There was a time when it seemed like everyone was fleeing Toronto and moving to cottage country. That’s no longer the case these days and cottages in Ontario are expected to drop in price as a result.

A recent report by Royal LePage says that the “recreational real estate rush” of the past couple of years has come to an end in Canada.

All provinces except for Alberta are expected to see recreational home prices decline in 2023.

The biggest declines will be in Quebec and Ontario, says Royal LePage.

The provinces will experience forecasted declines of 8% and 5%, respectively, compared to 2022.

“For many, living in cottage country full-time has lost its romantic shine, meaning we are back to viewing the cottage, cabin and chalet as a weekend and summer escape from urban living,” said Phil Soper, president and CEO of Royal LePage.

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“After two years of relentless year-round competition, Canada’s recreational property markets have slowed and returned to traditional seasonal sales patterns.”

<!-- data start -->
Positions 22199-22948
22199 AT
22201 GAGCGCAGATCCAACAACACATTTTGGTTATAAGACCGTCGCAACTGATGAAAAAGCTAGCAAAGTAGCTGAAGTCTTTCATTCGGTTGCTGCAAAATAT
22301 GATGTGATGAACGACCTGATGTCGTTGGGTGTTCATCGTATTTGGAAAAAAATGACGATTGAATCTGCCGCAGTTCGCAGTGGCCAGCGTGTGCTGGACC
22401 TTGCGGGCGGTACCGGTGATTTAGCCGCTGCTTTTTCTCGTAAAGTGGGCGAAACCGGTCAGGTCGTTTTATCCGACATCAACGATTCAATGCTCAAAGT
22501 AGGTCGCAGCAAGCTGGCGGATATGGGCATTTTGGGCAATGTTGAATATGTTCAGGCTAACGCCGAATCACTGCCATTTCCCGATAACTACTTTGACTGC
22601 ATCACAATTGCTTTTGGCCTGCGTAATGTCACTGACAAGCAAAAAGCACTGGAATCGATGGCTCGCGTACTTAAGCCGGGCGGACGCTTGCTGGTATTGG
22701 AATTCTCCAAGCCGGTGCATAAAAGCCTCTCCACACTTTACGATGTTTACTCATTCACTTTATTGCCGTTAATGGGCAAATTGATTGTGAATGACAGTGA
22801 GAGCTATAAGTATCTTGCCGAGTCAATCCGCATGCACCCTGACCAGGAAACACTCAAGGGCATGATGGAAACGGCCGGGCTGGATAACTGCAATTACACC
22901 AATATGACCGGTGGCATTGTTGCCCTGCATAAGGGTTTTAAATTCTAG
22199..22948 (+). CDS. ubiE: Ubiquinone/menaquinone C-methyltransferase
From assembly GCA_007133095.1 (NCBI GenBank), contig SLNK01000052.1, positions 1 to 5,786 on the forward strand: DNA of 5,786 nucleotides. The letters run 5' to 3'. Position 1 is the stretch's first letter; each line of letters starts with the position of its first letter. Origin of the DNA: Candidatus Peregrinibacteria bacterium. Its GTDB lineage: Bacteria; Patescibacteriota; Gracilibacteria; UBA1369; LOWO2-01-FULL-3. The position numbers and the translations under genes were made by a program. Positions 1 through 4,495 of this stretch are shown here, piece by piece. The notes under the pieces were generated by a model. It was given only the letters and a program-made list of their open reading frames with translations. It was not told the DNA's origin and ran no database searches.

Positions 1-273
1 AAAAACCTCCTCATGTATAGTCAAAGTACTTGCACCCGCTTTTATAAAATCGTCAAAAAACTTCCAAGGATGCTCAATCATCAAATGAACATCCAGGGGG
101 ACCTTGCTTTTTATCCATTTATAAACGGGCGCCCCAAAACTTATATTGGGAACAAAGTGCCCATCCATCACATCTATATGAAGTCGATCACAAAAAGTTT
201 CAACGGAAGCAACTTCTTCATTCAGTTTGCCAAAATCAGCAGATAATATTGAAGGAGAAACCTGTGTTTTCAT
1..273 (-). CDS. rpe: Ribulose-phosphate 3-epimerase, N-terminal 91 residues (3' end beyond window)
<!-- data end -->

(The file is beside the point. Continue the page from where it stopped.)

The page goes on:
“Buyers who are active in today’s market appear willing to wait for the right property – a sharp contrast to what we experienced during the pandemic.”

According to the report, the aggregate price of single-family cottages in Ontario is set to drop to $603,060 this year.

It’s worth noting that these prices are well above 2020 levels thanks to “two years of double-digit price gains” in Canada’s cottage country areas.

After two years of “historically high” sales in the Muskoka Lakes region, the real estate market “came to a comparative standstill in the last half of 2022,” said a broker in the region, John O’Rourke, in the report.

Those looking to get a really good deal on a secondary home can head east to Quebec, where the aggregate price of a home in recreational property regions is set to drop to $343,528 in 2023.